Sunday, April 17, 2016

Twirling Naked in the Streets and No One Noticed

There I was, strolling through lists of books on Goodreads when a cover caught my eye (I am not ashamed to admit I totally judge books by their covers). It was a photo of a little girl in a pink tutu sitting on the floor. Then I saw the title: Twirling Naked in the Streets and No One Noticed: Growing Up With Undiagnosed Autism. I was intrigued.




I had to read it. I was wanting to read something outside of my normal fare anyway, add a little non-fiction to my historical fiction and young adult fantasy.  Also, I've been feeling that Autism Spectrum Disorder is something that I personally need to be more aware of, especially as a future librarian who wants to work with children and teens.  Since April is Autism Awareness Month this was the perfect time to read this book.


Twirling Naked in the Streets and No One Noticed is Jeannie's memior. It chronicles her life from the age of three through finally being diagnosed with Asperger's in her thirties.  From the outside you would never know she was on the spectrum. She details her struggles with school, never fitting in, and attempting to maintain more than one friendship at a time. Her symptoms were treated but no one ever pinpointed a cause. She couldn't keep a job.

It's a quick, simple read. At times its rather funny. But this book is about something beyond the writing.  If you're not on the spectrum, it is a glimpse of just how difficult life can be for someone who is and it just might help you explain why someone reacted to a situation the way that they did.  If you are on the spectrum, this book is about saying "you're not alone" and "it's okay to be different".


Oh, before you go booknerds, just one little note: sadly, less than twenty libraries in the United States have this book (according to WorldCat). So if you want to read it you'll probably have to go to your library and request it through interlibrary loan.

Friday, March 25, 2016

Reels & Reads: Stardust

Hello Book Nerds! Welcome to March's installment of Reels and Reads.
What is Reels and Reads? It's a (roughly) monthly post where I try to compare movies to their books without being too nitpicky (SPOILERS, obviously). After all, we all know that the book is almost always better.



March is all about Stardust.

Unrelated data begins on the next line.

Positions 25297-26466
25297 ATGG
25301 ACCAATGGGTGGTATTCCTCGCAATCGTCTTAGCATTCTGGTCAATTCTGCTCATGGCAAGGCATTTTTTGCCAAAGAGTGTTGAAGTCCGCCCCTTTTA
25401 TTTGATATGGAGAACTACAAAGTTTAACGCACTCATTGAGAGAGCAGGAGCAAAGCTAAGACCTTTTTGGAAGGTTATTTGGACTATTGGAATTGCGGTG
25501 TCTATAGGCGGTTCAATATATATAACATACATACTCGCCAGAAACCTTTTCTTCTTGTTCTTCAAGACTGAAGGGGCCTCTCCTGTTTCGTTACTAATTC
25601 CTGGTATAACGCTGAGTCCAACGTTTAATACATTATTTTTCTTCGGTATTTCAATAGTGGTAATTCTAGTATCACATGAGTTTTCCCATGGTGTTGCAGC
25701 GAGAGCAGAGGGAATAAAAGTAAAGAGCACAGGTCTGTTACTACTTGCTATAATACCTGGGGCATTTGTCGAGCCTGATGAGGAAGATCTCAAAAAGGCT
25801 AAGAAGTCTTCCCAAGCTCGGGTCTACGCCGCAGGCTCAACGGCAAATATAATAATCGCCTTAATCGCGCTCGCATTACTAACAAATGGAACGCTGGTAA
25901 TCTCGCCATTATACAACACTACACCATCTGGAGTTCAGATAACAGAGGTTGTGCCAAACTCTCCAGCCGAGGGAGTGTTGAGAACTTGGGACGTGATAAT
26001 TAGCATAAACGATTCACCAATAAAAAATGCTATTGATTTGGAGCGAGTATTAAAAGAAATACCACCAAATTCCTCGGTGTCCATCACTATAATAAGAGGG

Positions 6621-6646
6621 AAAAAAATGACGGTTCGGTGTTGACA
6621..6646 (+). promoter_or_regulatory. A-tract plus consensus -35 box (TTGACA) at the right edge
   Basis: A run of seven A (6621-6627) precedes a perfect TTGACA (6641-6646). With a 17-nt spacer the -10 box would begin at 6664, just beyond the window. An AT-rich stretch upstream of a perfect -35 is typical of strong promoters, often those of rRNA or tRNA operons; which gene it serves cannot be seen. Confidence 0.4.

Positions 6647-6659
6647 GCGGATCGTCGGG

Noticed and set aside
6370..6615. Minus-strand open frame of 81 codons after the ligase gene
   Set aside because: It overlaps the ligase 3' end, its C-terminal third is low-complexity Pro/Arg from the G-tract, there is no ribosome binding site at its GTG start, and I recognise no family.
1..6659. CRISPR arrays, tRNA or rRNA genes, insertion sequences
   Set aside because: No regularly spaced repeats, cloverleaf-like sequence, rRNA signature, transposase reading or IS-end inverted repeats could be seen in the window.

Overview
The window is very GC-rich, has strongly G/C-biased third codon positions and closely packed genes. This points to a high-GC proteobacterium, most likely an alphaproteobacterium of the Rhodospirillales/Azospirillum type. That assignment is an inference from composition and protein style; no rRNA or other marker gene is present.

This is one of the few times that I saw the movie before I read the book (well, I listened to the audiobook). Indeed, I fell in love with the movie (it is one of my absolute favorites) years before I realized it was based on a book. 

The story in a nutshell:
Tristran Thorn crosses the wall (which no one does) to retrieve a fallen star and win the heart of his one true love. Along the way he runs into bloodthirsty princes, evil ancient witches, and lightning-catching sky pirates.

Let's start with the little change that bothered me in a BIG way:


There are no little changes between the book and the movie. There are only massive changes. Seriously. The character names are the same and the basic plot is the same, but the movie took some serious creative license with the story. The ending is not even recognizable. Without really giving anything away, I'll just say that the movie is an action-packed masterpiece of special effects. The book is quieter and just slips into the ending. If I hadn't seen the movie first then I may have accepted the book's ending. But I did see the movie first so I was kind of disapointed with the book's conclusion.


And about the characters...

Who Didn't Make the Cut: There are quite a few characters that didn't make the movie. Tristran's  father gets much more backstory in the book than he does in the movie. In my opinion, the book spent to much time on Tristran's father. He isn't that important to the overall story.

Who Show Up More Than Expected: Well, that is easily Captain Shakespeare. I say easily because he is not even in the book. :)  I'm more upset by the fact that this character isn't in the book than I am about the fact that they made up an entirely new character to add to the movie (with the author's input, I believe). Captain Shakespeare is my favorite character in the movie. Robert De Niro did a fantastic job.
Source

Who Just Don't Get Enough Time Anywhere: Oh the ghosts. The murdered Princes of Stormhold are stuck as ghosts until a new king is crowned so they follow the living princes around. The ghosts appear more in the movie than the book, providing humorous commentary, but they've got several clips in the deleted scenes. Quite simply, next to Captain Shakespeare, the ghosts are the best and need more time in the book and the movie.



Finally, A Little Reader's Advisory...

I will say that I thought this was a YA novel, but it most definitely not. There was a sex scene early in the book that is only implied in the movie. Since I saw the movie first, I was wholly unprepared for this scene when I was listening to the audiobook.  The movie is PG-13 but I think the book requires much more parental discretion.


* * * * *